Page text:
The success rate for cataract surgery is case dependent and can range from 60-90% for a postoperative visual and comfortable eye dependent upon the age of the patient, the breed, the presence or absence of concomitant major medical issues, the duration of the cataracts, the presence or absence of pre-existing adverse ocular manifestations caused by the cataracts, etc.  The most common postoperative vision eliminating complications include glaucoma and retinal detachment.   Postoperative capsular opacification (PCO) is an extremely prevalent longterm complication following canine cataract removal surgery and artificial lens implantation with a published incidence of 69-100%.  Fortunately, however, PCO only rarely causes a marked decline in postoperative vision.  The incidence of postoperative ocular hypertension (POH), postoperative glaucoma and blindness have recently been reported to be significantly higher in Labrador Retrievers (probabilities of postoperative blindness in Labradors were 5%, 9%, 15%, and 27% at weeks 4, 26, 52, and 104, respectively) versus non-Labradors.  In another very recent retrospective study, 148/179 (82.7%) postoperative cataract surgery patient eyes were functionally visual at the end of the study period.  Blindness occurred in 18/179 (10.0%) eyes and reduced vision in 13/179 (7.3%) eyes.  The most common postoperative complications in this study were: POH 22.9%, corneal lipid opacity 19.0%, uveitis 16.2%, intraocular hemorrhage 12.3% (intraocular hemorrhage, a common cause of an undesirable outcome, was 494.5 time more likely in Boston Terriers and 174.4 times more likely in Poodles), retinal detachment 8.4% (more common in Boston Terriers, Poodles, the Bichon Frise, and Shih Tzu), and glaucoma 6.7%.  The odds of blindness were significantly greater in the eyes of Boston Terriers; i.e., blindness was 290.4 times more likely in the eyes of Boston Terriers compared with the eyes of mixed breed dogs.

Despite the potential for minor as well as severe postoperative phacoemulsification problems, the odds of obtaining a successful outcome still far outweigh the odds for failure in most cases, and as such, the surgery is well worth the cost, time commitment, and inherent risks for many owners, and in those patients that experience a positive outcome, the owners are typically extremely pleased.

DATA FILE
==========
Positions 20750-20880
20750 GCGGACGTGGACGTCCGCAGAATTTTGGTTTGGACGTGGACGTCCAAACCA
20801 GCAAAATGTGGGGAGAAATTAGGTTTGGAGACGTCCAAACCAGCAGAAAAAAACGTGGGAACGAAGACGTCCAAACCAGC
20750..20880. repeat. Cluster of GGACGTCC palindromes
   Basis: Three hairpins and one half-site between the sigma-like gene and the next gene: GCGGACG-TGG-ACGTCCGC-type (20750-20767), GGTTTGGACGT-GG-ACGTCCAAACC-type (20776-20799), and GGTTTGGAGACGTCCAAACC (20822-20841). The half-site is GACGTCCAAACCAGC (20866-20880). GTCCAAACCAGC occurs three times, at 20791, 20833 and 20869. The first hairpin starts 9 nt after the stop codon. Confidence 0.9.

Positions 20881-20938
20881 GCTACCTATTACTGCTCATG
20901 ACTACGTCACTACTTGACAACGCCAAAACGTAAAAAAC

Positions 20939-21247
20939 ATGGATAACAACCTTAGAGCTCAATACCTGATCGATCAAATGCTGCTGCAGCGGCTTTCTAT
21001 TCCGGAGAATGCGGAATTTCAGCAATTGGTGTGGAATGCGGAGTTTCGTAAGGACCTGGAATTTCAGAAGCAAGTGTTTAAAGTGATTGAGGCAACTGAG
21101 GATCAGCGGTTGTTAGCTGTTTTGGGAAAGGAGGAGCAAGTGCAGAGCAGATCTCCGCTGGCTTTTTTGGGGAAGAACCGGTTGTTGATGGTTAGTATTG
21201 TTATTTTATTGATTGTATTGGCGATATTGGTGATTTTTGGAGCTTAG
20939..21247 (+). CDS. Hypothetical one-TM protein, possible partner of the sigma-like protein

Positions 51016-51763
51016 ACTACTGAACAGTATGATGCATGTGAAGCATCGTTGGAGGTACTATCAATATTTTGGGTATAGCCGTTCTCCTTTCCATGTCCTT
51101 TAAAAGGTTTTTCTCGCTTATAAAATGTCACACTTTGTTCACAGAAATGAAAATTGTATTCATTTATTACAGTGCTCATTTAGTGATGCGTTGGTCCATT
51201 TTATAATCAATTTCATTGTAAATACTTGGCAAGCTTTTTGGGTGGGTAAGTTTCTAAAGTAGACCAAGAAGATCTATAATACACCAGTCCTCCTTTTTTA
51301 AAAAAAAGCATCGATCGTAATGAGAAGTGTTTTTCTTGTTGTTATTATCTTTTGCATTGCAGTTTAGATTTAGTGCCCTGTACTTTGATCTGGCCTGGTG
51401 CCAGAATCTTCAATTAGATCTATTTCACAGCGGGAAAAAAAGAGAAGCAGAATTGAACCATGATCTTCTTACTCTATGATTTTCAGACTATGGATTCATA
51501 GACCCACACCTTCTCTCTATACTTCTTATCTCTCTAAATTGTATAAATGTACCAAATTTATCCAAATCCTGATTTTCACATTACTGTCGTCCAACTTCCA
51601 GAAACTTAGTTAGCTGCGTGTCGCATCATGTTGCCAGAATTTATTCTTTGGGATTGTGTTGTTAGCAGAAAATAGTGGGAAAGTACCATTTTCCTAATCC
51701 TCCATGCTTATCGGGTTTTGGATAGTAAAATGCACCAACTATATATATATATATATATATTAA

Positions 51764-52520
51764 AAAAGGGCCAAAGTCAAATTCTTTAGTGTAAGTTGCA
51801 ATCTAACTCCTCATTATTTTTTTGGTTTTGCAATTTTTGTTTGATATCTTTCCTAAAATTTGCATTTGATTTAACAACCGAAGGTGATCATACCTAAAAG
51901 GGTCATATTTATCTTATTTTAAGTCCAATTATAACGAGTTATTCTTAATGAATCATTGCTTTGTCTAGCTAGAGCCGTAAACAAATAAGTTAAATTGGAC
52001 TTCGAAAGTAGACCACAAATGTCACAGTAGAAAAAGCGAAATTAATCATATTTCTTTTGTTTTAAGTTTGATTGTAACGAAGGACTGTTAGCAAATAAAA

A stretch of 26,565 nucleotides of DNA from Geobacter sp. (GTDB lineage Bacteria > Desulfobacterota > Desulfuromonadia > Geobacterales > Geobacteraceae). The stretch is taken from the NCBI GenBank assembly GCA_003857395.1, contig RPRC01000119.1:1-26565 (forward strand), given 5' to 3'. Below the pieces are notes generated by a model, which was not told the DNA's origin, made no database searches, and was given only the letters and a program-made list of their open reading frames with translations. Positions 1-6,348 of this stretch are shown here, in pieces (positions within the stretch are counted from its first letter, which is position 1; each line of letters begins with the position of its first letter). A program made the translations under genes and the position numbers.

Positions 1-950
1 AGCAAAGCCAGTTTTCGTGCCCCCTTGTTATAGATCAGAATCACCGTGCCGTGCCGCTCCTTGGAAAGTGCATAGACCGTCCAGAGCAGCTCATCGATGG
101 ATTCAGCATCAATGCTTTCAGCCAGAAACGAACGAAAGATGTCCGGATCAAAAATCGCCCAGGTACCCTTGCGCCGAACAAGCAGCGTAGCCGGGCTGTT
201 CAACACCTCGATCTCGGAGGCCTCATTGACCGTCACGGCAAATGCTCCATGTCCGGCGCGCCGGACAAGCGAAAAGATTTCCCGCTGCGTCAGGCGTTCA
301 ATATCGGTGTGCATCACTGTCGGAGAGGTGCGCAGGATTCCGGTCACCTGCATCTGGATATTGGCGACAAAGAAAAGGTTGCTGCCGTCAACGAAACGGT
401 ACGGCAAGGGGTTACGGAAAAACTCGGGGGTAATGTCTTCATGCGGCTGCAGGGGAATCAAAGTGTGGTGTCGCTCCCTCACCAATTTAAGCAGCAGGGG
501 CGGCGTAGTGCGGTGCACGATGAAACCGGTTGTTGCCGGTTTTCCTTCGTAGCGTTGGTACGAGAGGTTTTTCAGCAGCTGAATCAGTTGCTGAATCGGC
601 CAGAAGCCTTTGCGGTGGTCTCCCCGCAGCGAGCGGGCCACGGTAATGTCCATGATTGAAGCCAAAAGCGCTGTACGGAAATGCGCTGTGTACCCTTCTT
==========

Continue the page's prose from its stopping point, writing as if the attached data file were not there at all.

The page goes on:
References:

1) Miller PE, Galbreath EJ, Kehren JC, et al. Photoreceptor cell death by apoptosis in dogs with sudden acquired retinal degeneration syndrome. AJVR 1998; 59: 149-152; 2) Stuckey JA, Pearce JW, Giuliano EA, et al., Long-term outcome of sudden acquired retinal degeneration syndrome in dogs. JAVMA 2013: 243: 1426-1431; 3) Andrew SE, Abrams KL, Brooks DE, et al., Clinical features of steroid responsive retinal detachments in twenty-two dogs. Vet Comp Ophthalmol 1997; 7: 82-87; 4) Klein HE, Krohne SG, Moore GE et al., Postoperative complications and visual outcomes of phacoemulsification in 103 dogs (179 eyes): 2006-2008. Vet Ophthalmol 2011; 14: 114-120; 5) Moeller EA, Blocker T, Esson D, et al., Postoperative glaucoma in the Labrador retriever; incidence, risk factors and visual outcome following routine phacoemulsification. Vet Ophthalmol 2011; 14: 385-394; 6) Bras ID, Colitz CMH, Saville WJA, et al., Posterior capsular opacification in diabetic and nondiabetic canine patients following cataract surgery. Vet Ophthalmol 2006; 9: 317-327; 7) Sigle KJ, Nasisse MP. Long-term complications after phacoemulsification for cataract removal in dogs; 172 cases (1995-2002). JAVMA 2006; 228: 74-79; 8) Schmidt GM, Vainisi SJ. Retrospective study of prophylactic random transscleral retinopexy in the Bichon Frise with cataract. Vet Ophthalmol 2004; 7: 307-310.